The usual rule of thumb it to keep your subcommittee staff informed of any substantial spending changes (officially or unofficially). I'd think $700million would fall into that category but I didn't work DOD so maybe their subcommittees view that as chump change.

  10. I dont understand the WWII analogy.

    The analogy is that in World War II we were attacked -- and, in response, threw the bulk of our war effort into defeating, and forcing the unconditional surrender of, a nation that had never attacked us. Japan, the nation that actually HAD attacked us, was made the #3 priority, after Italy and Germany. It is an inescapable fact that our war with Japan lasted longer, and cost a lot more lives on both sides, because we were "distracted" by a war against two nations that weren't a threat to us: Germany and Italy.

    Yeah, yeah -- "Germany declared war on us". The problem with that argument is that Iraq declared war on us in 1991, never rescinded the declaration, and never signed a peace treaty -- just a cease fire, which it repeatedly broke. So in both cases, we're were war with two nations, one of which attacked us, one of which didn't, and chose to give higher priority to the war against the non-aggressive nation.

    Virtually the entire nation stands behind the president in routing out the Taliban and Al Qaeda.

    Perhaps. But "The Libertarian Party" wasn't part of that "virtually the entire nation" that you're talking about. The Libertarians backed only an extremely limited, bloodless, and quite frankly impossible war against only those who were directly involved in 9/11 (ie, NOT the Taliban).

    Then, before the job is finished, we switch gears and attack a country that has nothing to do with 9/11 and was not a threat to us.

    The allegory holds here as well. Germany was no threat to the United States. Using the logic you apply to the Iraq war, we *should* have immediately sued for peace with Germany, to avoid wasting resources that could have been directed against Japan.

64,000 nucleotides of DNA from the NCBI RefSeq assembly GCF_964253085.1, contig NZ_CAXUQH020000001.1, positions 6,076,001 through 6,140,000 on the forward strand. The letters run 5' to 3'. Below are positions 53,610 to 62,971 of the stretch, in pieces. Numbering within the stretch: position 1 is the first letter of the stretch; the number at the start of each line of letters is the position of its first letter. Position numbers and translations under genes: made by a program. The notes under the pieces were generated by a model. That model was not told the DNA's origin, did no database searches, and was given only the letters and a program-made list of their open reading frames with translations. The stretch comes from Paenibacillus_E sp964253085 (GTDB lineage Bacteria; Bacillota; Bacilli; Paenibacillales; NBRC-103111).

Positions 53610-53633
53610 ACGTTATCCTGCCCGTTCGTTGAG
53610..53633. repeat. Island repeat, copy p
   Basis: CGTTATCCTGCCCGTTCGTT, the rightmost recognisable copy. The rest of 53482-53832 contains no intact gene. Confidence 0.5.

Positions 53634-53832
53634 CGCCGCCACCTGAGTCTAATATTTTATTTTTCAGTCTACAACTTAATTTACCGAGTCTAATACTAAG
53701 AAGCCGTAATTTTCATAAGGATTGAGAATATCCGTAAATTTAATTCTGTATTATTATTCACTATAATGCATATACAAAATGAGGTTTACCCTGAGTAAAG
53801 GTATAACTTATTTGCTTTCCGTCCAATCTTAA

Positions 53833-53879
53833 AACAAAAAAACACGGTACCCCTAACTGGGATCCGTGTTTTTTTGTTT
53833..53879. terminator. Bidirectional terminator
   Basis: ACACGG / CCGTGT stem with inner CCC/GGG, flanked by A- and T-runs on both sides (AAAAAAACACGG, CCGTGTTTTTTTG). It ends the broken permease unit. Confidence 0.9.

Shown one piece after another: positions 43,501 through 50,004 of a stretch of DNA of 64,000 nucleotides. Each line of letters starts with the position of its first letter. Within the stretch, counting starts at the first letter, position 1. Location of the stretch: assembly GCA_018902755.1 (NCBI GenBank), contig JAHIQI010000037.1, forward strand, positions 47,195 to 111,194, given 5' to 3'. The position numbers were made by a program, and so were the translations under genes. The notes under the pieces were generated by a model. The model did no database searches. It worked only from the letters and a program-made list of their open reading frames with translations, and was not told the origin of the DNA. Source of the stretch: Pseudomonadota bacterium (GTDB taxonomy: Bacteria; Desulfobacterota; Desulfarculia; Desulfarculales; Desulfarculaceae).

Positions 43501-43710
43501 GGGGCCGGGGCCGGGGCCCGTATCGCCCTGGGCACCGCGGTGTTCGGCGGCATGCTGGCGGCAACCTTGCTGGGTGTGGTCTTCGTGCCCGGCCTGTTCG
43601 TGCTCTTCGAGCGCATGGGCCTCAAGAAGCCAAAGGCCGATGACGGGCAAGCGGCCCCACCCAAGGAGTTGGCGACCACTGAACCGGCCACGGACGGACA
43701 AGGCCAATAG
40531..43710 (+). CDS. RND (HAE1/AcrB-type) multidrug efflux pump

When Saddam invaded Kuwait, the entire world was behind our effort to repell him.

    "The entire world" (aka "most of the United Nations") agreed to let us repel him if and only if we agreed to not actually invade Iraq and remove the man causing the problems. Which says, basically, that "the entire world" are assholes.

  11. It is true that Germany declared war on the U.S., so the scenario isn't precisely the same on that (and many) grounds. But let's not kid ourselves; it was highly unlikely that the U.S. would have fought Japan and not also Nazi Germany, regardless of which declaration was issued first.

    The question is still a good one, and the answer (I suspect) will be that some libertarians who oppose the current war would have, and their analogues did, support U.S. decisions in WWII and others would have, and did, oppose them. My guess is the split would be far more in favor of the dovish course in the WWI case.

  12. I dont understand the WWII analogy. Al qaeda attacks us from Afghanistan. Virtually the entire nation stands behind the president in routing out the Taliban and Al Qaeda. Then, before the job is finished, we switch gears and attack a country that has nothing to do with 9/11 and was not a threat to us. When Saddam invaded Kuwait, the entire world was behind our effort to repell him. So i guess your answer would be that yes, the crowd that is now opposed to war in Iraq would have supported WWII, because that war was actually justified: Japan attacked the US, Germany attacked several of our allies.

  13. Dan,

    Bush Sr. didn't want to go into Baghdad. Is he included in your group of assholes?

    Also, the difference between Germany and Iraq is that Germany was invading and attacking our allies.